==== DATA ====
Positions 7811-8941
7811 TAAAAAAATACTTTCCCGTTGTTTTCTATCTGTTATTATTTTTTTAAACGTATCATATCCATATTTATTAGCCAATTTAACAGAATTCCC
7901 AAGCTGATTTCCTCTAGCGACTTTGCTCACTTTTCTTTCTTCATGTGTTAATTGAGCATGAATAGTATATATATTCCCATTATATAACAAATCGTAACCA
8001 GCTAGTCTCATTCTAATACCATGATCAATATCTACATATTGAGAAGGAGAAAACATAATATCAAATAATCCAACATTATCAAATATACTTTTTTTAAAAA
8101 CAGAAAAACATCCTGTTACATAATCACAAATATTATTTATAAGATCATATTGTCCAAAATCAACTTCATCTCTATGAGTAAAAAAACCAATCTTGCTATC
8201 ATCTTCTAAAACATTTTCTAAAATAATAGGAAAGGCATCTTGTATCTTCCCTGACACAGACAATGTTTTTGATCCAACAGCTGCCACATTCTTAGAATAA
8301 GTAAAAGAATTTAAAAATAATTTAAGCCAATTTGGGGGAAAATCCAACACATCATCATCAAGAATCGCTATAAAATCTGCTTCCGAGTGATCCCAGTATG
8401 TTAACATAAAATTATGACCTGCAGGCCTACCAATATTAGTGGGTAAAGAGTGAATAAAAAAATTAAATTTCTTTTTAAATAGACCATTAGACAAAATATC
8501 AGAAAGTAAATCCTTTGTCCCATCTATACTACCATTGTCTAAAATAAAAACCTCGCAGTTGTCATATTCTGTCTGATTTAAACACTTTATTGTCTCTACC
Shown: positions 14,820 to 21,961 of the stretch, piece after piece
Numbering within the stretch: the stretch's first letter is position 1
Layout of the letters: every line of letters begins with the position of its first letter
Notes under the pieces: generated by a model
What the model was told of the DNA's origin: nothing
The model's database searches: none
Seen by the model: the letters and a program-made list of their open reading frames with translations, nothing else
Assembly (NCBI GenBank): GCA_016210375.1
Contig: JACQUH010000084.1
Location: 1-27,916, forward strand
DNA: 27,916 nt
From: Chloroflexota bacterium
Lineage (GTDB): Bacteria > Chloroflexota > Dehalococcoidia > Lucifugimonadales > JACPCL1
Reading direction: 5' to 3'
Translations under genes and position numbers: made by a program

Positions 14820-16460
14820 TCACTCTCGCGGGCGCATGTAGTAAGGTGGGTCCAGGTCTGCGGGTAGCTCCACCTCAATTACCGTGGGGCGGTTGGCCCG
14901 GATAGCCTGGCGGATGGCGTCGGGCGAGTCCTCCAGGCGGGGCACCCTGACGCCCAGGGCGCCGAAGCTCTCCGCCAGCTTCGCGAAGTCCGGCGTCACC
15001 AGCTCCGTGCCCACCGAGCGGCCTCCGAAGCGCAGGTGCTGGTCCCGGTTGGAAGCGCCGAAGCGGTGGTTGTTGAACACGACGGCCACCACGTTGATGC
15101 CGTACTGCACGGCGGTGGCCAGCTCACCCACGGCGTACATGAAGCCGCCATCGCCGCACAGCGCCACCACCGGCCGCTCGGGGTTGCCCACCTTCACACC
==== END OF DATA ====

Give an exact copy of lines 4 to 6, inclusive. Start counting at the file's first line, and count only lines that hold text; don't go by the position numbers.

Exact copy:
8001 GCTAGTCTCATTCTAATACCATGATCAATATCTACATATTGAGAAGGAGAAAACATAATATCAAATAATCCAACATTATCAAATATACTTTTTTTAAAAA
8101 CAGAAAAACATCCTGTTACATAATCACAAATATTATTTATAAGATCATATTGTCCAAAATCAACTTCATCTCTATGAGTAAAAAAACCAATCTTGCTATC
8201 ATCTTCTAAAACATTTTCTAAAATAATAGGAAAGGCATCTTGTATCTTCCCTGACACAGACAATGTTTTTGATCCAACAGCTGCCACATTCTTAGAATAA